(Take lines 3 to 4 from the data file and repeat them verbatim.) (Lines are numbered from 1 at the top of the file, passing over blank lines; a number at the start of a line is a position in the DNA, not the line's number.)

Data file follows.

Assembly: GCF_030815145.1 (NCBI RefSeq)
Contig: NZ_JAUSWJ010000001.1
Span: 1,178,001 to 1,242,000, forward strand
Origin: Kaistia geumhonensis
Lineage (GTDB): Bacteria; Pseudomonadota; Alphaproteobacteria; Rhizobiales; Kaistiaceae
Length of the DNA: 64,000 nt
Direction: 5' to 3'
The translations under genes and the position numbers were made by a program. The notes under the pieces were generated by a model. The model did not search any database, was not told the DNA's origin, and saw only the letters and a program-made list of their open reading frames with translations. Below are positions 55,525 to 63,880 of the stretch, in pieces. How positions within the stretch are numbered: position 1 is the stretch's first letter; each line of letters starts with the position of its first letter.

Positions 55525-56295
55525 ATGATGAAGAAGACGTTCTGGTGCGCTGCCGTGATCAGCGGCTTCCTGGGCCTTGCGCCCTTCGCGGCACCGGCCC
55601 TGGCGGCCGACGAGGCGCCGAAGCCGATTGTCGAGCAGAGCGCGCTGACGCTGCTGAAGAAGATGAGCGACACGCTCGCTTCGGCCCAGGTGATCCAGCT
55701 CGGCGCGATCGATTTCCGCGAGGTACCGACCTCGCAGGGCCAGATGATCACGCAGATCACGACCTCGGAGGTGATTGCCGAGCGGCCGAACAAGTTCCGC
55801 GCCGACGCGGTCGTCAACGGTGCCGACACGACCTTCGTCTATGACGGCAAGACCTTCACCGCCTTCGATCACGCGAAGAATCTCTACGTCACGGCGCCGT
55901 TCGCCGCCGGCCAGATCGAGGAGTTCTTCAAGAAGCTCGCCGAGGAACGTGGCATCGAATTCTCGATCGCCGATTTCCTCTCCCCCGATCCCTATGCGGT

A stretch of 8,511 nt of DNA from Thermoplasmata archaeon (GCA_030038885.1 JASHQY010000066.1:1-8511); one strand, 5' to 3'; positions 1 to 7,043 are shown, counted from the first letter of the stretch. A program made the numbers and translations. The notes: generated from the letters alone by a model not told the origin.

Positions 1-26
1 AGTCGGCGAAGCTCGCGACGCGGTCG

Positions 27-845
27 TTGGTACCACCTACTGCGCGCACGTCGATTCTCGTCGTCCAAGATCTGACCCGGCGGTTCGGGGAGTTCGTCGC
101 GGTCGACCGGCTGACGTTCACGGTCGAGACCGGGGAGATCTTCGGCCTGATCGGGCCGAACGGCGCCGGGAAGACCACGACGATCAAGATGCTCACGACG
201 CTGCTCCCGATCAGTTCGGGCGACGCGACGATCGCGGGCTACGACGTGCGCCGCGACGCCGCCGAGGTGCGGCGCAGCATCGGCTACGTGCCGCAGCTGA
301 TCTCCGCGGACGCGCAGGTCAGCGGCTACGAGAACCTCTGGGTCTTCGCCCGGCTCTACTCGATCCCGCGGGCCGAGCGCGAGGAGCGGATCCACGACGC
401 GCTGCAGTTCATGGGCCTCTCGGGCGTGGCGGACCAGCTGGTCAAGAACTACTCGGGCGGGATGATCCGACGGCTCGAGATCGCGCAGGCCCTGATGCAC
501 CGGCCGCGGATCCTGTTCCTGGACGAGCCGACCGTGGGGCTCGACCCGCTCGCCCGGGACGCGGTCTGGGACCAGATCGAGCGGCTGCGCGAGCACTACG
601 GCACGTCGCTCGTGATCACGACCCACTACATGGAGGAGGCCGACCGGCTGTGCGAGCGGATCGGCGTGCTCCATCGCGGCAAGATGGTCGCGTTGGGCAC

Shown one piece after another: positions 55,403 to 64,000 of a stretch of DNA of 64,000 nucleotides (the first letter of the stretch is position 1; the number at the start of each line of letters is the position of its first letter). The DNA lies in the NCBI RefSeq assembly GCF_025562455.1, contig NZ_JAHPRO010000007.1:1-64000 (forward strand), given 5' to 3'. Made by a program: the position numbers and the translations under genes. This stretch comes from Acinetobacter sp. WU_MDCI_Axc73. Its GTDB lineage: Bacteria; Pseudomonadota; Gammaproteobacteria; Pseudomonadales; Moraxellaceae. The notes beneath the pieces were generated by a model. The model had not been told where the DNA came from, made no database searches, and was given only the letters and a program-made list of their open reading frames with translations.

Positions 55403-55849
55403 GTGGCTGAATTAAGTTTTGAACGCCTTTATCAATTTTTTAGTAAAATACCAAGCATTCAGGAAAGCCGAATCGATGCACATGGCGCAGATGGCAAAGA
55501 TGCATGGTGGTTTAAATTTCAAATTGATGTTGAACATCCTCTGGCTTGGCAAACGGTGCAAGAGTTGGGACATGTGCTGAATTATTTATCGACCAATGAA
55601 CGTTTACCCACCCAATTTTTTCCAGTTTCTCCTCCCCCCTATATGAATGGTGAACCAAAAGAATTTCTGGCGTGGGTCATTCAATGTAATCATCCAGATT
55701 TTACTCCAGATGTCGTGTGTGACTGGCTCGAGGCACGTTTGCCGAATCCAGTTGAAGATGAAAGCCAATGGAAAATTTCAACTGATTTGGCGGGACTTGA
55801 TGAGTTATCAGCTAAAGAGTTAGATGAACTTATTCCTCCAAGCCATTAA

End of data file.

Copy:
Span: 1,178,001 to 1,242,000, forward strand
Origin: Kaistia geumhonensis